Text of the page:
The decision to grant equitable relief is within the discretion of the court and will not be reversed unless there is a clear abuse of that discretion. Medtronic, Inc. v. Advanced Bionics Corp., 630 N.W.2d 438, 450 (Minn.App. 2001).
1. In pari delicto
The doctrine of in pari delicto may operate to prevent the enforcement of an equitable remedy when the parties have been involved in mutually unlawful activity. Brubaker v. Hi-Banks Resort Corp., 415 N.W.2d 680, 684 (Minn.App. 1987), review denied (Minn. Jan. 28, 1988). Minnesota's leading case on in pari delicto is State by Head v. AAMCO Automatic Transmissions, Inc., 293 Minn. 342, 199 N.W.2d 444 (1972). In AAMCO, the franchiser of automobile-transmission-repair shops created deceptive advertisements for its franchisees. Id. at 343-44, 199 N.W.2d at 445-46. In a suit brought by the state to enjoin the deceptive practices, the franchisee cross-claimed against the franchiser, AAMCO, arguing that AAMCO forced its franchisees to use and pay for the deceptive advertisements, precipitating the state's action against them and harming the franchisee's business. Id. On appeal by the franchisee, the supreme court held that the doctrine of in pari delicto barred the franchisee's claim because his participation in the fraudulent advertising was "both knowing and willing." Id. at 348, 199 N.W.2d at 448. The supreme court explained that "[in pari delicto] is based upon judicial reluctance to intervene in disputes between parties who are both wrongdoers in equal fault." Id. at 347, 199 N.W.2d at 448.
Minnesota law requires that gambling proceeds be expended for lawful, primarily charitable, purposes. Minn. Stat. §§ 349.15, subd. 1, 349.12, subd. 25(a) (Supp. 2005). And organizations are prohibited from using gambling proceeds for improvement or repair of real property with the exception of a few narrow circumstances not relevant here. Minn. Stat. §§ 349.15, subd. 1, 349.12, subd. 25(b) (Supp. 2005).
Here, the district court held that the doctrine of in pari delicto barred appellant's claim for relief. The court found that appellant willfully participated in a fraudulent scheme with respondent to underhandedly use gambling proceeds to make payments on respondent's remodeling loan. Thus the court stated that it was "disinclined to provide [appellant] any judicial relief by virtue of his knowing participation in a deceptive, fraudulent scheme to circumvent Minnesota's gambling laws."
The record indicates that appellant agreed to and executed a plan to fraudulently evade Minnesota gambling regulations as they pertain to lawful expenditures of gambling proceeds. Appellant was aware of the legal restrictions on the use of gambling proceeds. When appellant obtained his license to act as gambling manager, he learned that he could not apply gambling proceeds to noncharitable purposes. And when one of respondent's members proposed that appellant be given a raise and then make loan payments from his personal account, appellant stated that he knew it would be an "unlawful expenditure of gambling dollars."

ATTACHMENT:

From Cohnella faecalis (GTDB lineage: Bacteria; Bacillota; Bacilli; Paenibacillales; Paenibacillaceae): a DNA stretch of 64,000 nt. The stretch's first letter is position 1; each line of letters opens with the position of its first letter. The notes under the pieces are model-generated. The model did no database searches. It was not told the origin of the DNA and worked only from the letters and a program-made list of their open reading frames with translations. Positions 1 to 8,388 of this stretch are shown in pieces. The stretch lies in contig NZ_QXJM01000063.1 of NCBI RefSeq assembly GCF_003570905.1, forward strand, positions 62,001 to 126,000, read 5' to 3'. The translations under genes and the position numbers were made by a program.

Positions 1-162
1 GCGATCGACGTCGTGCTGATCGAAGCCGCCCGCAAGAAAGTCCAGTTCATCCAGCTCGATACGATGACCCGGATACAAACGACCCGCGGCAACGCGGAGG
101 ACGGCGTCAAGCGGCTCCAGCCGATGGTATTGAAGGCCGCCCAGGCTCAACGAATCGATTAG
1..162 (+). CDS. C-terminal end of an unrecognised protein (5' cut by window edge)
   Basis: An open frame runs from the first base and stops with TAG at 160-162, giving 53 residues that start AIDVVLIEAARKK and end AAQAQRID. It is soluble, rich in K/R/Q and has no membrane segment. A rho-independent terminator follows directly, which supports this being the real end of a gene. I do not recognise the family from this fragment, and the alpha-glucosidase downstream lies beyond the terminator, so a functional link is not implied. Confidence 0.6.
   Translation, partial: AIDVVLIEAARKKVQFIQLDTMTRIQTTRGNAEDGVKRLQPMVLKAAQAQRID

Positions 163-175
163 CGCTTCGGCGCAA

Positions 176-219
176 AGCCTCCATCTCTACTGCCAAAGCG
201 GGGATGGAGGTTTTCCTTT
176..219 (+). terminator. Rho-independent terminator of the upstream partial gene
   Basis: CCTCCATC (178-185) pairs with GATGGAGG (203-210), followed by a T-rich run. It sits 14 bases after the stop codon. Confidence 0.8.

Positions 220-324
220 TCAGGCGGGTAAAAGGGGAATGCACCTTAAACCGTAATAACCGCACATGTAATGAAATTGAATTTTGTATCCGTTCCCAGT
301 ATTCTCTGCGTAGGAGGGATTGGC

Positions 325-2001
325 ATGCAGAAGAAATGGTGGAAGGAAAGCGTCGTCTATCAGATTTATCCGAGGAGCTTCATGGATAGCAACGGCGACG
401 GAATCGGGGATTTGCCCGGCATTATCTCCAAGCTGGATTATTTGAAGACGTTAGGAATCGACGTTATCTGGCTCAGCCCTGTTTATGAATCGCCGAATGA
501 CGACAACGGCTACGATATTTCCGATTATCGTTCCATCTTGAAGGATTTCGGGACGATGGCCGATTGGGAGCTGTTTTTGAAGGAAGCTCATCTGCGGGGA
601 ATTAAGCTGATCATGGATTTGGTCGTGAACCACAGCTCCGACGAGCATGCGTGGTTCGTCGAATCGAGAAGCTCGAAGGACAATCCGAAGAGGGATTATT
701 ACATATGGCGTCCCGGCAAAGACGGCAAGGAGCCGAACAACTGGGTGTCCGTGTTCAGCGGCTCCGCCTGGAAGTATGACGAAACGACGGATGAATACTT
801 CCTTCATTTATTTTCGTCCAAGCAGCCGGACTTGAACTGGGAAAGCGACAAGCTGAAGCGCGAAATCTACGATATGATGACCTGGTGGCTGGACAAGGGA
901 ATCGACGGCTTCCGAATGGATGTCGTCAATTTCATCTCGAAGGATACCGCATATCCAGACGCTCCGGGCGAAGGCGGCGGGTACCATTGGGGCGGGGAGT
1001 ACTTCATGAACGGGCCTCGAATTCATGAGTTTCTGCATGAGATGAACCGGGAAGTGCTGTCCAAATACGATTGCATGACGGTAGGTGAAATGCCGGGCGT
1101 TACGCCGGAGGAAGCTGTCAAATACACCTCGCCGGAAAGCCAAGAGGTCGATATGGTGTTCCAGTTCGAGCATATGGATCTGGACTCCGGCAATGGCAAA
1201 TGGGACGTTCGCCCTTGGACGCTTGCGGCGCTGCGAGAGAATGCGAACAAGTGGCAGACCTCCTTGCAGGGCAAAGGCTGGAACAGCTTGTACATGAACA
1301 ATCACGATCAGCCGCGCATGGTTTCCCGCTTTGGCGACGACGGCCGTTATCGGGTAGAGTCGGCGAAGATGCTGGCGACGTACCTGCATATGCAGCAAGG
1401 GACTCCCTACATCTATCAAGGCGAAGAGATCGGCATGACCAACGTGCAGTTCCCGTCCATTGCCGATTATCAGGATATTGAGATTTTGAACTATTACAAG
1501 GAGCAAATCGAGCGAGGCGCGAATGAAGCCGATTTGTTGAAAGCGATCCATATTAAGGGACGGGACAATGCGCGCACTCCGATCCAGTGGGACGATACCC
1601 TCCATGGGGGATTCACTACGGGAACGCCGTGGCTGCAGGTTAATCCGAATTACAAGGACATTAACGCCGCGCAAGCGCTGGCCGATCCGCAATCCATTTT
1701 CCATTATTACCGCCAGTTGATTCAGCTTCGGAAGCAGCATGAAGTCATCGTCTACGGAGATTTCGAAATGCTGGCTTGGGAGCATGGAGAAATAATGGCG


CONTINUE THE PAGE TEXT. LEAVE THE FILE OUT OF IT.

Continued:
By filtering the proceeds through his personal accounts, appellant was a knowing and willing participant in a scheme to avoid Minnesota lawful gambling regulations. And under the doctrine of in pari delicto, "anyone who engages in a fraudulent scheme forfeits all right to protection, either at law or in equity." AAMCO, 293 Minn. at 347, 199 N.W.2d at 448 (emphasis added) (quotation omitted). Accordingly, the district court did not abuse its discretion by holding that appellant was barred from asserting that his rights under that fraudulent scheme had been violated.
2. Unclean hands
Unclean hands is an equitable defense that restricts the availability of equitable remedies to parties who are guilty of unconscionable conduct. Fred O. Watson Co. v. U.S. Life Ins. Co., 258 N.W.2d 776, 778 (Minn. 1977). For a successful unclean-hands defense, a party's conduct must be unconscionable by reason of a bad motive or because the result brought about by the conduct would be unconscionable. Creative Communc'ns Consultants, Inc. v. Gaylord, 403 N.W.2d 654, 658 (Minn.App. 1987).
Under reasoning similar to its analysis of the doctrine of in pari delicto, the district court held that appellant's claim was also barred under the doctrine of unclean hands. The court stated that appellant used funds disguised as a pay raise to pay respondent's loan in a manner proscribed by law.
Appellant knew that gambling proceeds could only be used for charitable purposes and that applying them toward respondent's loan was unlawful. Nonetheless, he tried to circumvent the gambling regulations when he received gambling proceeds through a salary increase and then applied that excess salary toward respondent's loan. Moreover, he sought to evade the same regulations he was licensed to uphold as gambling manager. See Minn. Stat. § 349.167, subd. 1(a) (2004) (stating that a gambling manager "is responsible for the gross receipts of the organization and for its conduct in compliance with all laws and rules"). We conclude that the district court did not abuse its discretion by holding that the doctrine of unclean hands barred appellant from seeking equitable relief.